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  Topic Review (Newest First)
02-05-2014 06:53 AM
Hush34
Re: Chainplate fabrication

Yes the holes for the chainplates are square for the carriage bolts. HOWEVER, unlike the older chainplates that were the squares were punched the ones now are water jet cut. This prevents the problem of having stress failures in the corners.

If you are going to use the carriage bolts to reassemble the plates, you wold need square holes or risk the chance of scratching the plates as you try to hold the bolt head steady.
02-04-2014 06:43 PM
RainDog
Re: Chainplate fabrication

Quote:
Originally Posted by Hush34 View Post
I would suggest that anyone who wants it done right contact Thumper at PSC in NC.
Do the new ones still have square holes? That is reason enough to not buy from PSC if so.
02-04-2014 05:31 PM
Hush34
Re: Chainplate fabrication

I understand that you can get stainless steel from anywhere and have it fabricated to your specifications. I would suggest that anyone who wants it done right contact Thumper at PSC in NC. I ordered a new set for my 34. I received them quickly and they were perfect. I would expect that you might save a few bucks going to some machine shop, but I would suggest that you spend the extra few bucks for each plate and have the experts do the job. Not only will you be keeping the PSC name alive but you will be very satisfied with the end result.
02-02-2014 09:42 AM
wnelowet
Re: Chainplate fabrication

Here is a hint to replace chainplates without removing the rubrail: Once the bolts are removed you can attach a halyard to the chainplate in order to apply upward pressure on the plate so it can be removed easily. I did it and it worked well for me. Good luck!
07-09-2013 06:09 PM
zeehag
Re: Chainplate fabrication

please post pix. it couod be that you ar eok. my 1976 just got new chainplates due to having sat on santa barbara break wall for a week about 10 yrs ago. only 2 were replaced at this time, 2 were replaced just after the event.

if you are planning on crossing pacific i would say change em out, mebbe.
i would have a rigger look at them.
i would also hesitate to replace until i was in a locale wherein this work is done on a regular basis. mazatlan comes to mind, or th rigger in la cruz de huanacaxtle, in nayarit. or la paz, or san carlos /guaymas.....
or do it in panama or costa rica. you have choices, as they didnt fail while in transit.


mine were crafted of 304 ss in san diego at a machine shop across street from downwind marine. i replaced em at the cop dock with friends.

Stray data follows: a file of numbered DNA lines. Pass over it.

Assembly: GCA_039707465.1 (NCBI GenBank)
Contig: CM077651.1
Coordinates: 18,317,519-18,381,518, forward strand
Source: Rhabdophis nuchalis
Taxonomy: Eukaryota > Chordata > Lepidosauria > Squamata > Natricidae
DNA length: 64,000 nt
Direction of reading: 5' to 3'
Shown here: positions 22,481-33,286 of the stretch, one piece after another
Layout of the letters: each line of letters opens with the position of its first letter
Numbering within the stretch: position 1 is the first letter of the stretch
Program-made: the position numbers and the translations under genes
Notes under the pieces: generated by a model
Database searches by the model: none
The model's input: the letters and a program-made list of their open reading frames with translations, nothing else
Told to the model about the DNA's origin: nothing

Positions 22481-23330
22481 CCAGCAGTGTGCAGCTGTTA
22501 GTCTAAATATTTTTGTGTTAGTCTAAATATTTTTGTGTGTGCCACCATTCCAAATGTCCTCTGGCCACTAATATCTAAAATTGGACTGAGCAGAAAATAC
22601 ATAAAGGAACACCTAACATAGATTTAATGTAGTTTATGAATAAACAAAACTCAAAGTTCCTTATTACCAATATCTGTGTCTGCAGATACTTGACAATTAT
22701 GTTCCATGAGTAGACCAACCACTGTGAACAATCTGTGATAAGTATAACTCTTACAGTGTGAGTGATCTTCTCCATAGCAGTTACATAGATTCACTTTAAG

07-09-2013 05:18 PM
wsmurdoch
Re: Chainplate fabrication

Here is a story of a titanium chainplate failure.

A bit about the dismasting... - Odda Sea - Life Aboard An Allied Princess Sailing Yacht

Bill Murdoch
1988 PSC 34
Irish Eyes
04-10-2013 06:42 PM
PCSSailor
Re: Chainplate fabrication

Original stainless manufacturer in CA did mine while PC was "insolvent". He was great. Charged about $800 bucks for the whole lot. An Annapolis crew wanted $3,000. Unsure if he'd work with you directly but perhaps an email to Thumper at the factory would help. I may be able to dig up his name...its been a few years. Let me know.
01-23-2013 03:32 AM
Stumble
Re: Chainplate fabrication

Bill,

After stainless chainplates are fabricated they really need to be electropolished to maximize corrosion resistance. You could certainly skip it, but then you start trading corrosion resistance for price pretty quickly.
01-23-2013 02:14 AM
L124C
Re: Chainplate fabrication

Quote:
Originally Posted by wsmurdoch View Post
For so meting as simple as the chainplates you should be able to judge the shop and the workers for yourself.
Yeah....thats what I thought when I took my forestay chain plate to Svendson's. A major boat yard in the SF Bay Area (not the Third world!) with a big machine shop. They couldn't even get the holes in the right place or re-assemble everything correctly. God knows if they used the right steel!
http://www.sailnet.com/forums/gear-m...e-rusting.html
01-22-2013 09:36 PM
wsmurdoch
Re: Chainplate fabrication

For someting as simple as the chainplates you should be able to judge the shop and the workers for yourself. If you are worried about the steel, you might want to see the plate before the steel is cut and polished. The plate that the chainplates are fabricated from should be marked with the alloy, the manufacturer, and the heat number. The shop should have a "mill sheet" (analysis) for the heat (batch of metal). If the shop does not have it, the manufacturer should be able to fax it to you. The mill itself should be ISO 9000 certified which means that a competent third party (usually British Standards Institute) has examined their quality control systems and they can be trusted.

Bill Murdoch
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